Why There's Little To Worry About Over New York's Proposed Pizza Oven 'Ban'

News has been circulating lately about a proposed new "ban" affecting pizza ovens in New York City. Considering that the Big Apple is often ranked among the best pizza cities in the country, a whole lot of people are unhappy about the idea of a "ban." However, all the outcry, from politicians to celebs to the Twitterverse, is misguided and unnecessary.  That's because there really is no "ban" at all, but rather a regulation going into effect. In other words, there's little to worry about. 

What's actually occurring is much simpler: New York City's Department of Environmental Protection has proposed a new rule, which would require pizzerias with wood- or coal-fired ovens installed prior to May 2016 to look into adding devices that would reduce particulate emissions. Essentially, the new regulation would require a professional assessment to see if an establishment can reduce emissions. If there's little room for improvement, then the pizzeria doesn't need to make any changes. According to estimations, this regulation would affect less than 100 total restaurants in NYC; the number that would actually need to install these devices could be even less. 

Put simply, the city wants to require that pizzerias with older equipment show that they have done their best to update their pizza ovens to meet current regulations. And they have good reason to seek this out — these changes can help lower emissions that contribute to climate change and can seriously affect workers' health.

The new pizza oven regulation works to improve health and climate impacts

As of May 2016, New York City restaurants began requiring that new pizza ovens have an emission control device; the new rule simply wants all restaurants to try to update their ovens to meet these new regulations. Regardless of how many restaurants actually have to make the switch, the NYC Department of Environmental Protection finds it to be of the utmost importance, not only for the environment but also for people's health.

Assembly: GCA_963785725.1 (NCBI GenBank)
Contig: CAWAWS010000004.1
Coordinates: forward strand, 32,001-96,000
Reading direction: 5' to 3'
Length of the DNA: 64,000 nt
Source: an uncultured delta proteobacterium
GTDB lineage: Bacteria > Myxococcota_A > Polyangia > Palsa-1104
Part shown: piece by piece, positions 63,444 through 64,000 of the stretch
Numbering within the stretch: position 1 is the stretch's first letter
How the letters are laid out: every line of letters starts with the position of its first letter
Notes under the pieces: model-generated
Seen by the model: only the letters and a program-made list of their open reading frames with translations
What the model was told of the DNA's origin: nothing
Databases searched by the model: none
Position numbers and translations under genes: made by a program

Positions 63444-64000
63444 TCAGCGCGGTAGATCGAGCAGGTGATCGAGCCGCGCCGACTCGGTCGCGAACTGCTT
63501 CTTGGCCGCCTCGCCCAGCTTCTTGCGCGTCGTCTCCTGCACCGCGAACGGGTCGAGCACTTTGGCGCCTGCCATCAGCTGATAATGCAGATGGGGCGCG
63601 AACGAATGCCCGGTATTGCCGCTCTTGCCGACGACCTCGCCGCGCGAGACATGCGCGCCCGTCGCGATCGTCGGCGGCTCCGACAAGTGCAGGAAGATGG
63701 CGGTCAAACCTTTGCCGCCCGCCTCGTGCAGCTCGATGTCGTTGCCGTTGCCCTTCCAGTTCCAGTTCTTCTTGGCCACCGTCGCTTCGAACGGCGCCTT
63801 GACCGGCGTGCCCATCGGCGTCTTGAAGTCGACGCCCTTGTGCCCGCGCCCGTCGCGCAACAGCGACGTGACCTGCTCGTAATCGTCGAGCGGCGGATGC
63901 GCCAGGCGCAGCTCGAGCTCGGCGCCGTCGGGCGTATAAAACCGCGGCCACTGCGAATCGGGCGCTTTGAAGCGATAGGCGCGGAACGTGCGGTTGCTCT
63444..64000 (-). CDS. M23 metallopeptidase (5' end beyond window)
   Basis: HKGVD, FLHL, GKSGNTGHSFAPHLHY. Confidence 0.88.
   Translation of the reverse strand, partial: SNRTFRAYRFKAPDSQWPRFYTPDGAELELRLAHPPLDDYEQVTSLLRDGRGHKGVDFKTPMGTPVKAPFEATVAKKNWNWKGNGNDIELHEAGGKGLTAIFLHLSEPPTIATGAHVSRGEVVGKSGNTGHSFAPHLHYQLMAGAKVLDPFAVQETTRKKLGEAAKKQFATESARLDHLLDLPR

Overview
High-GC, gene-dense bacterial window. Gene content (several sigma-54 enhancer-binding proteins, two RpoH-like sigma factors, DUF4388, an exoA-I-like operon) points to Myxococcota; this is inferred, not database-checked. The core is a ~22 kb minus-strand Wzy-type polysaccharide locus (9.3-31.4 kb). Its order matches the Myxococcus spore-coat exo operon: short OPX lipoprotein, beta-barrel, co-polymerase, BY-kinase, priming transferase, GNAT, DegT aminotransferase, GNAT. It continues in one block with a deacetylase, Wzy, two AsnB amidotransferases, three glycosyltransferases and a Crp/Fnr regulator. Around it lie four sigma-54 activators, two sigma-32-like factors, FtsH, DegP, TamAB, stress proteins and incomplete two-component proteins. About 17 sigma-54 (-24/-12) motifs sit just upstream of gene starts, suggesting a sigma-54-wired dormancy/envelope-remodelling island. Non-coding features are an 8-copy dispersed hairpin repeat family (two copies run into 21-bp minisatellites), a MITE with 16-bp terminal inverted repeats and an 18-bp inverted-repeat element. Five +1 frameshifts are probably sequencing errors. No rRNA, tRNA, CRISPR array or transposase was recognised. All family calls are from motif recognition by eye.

A spokesperson for the NYC Department of Environmental Protection, Edward "Ted" Timbers, told CNN, "All New Yorkers deserve to breathe healthy air, and wood- and coal-fired stoves are among the largest contributors of harmful pollutants in neighborhoods with poor air quality." A representative from the American Lung Association explained to CNN that the burning of coal and wood can lead to coughing or even asthma attacks. And over a longer length of time, this kind of damage to the lungs has been linked to cancer and death. With that in mind, these regulations would help protect those who are most susceptible to this impact: the restaurant workers who are around the ovens most often.

Ultimately, falsely calling this regulation a "ban" gets in the way of the improvements that New York City is trying to make to residents' and workers' health and, in the bigger picture, the climate. Officials will make a final decision on the regulation later this summer, but for his part, New York City Mayor Eric Adams weighed in at a press conference. Offering his endorsement for the rule, the Mayor said, "Every toxic entity that we remove from our air is adding up to the overall desire to deal with shrinking our carbon footprint."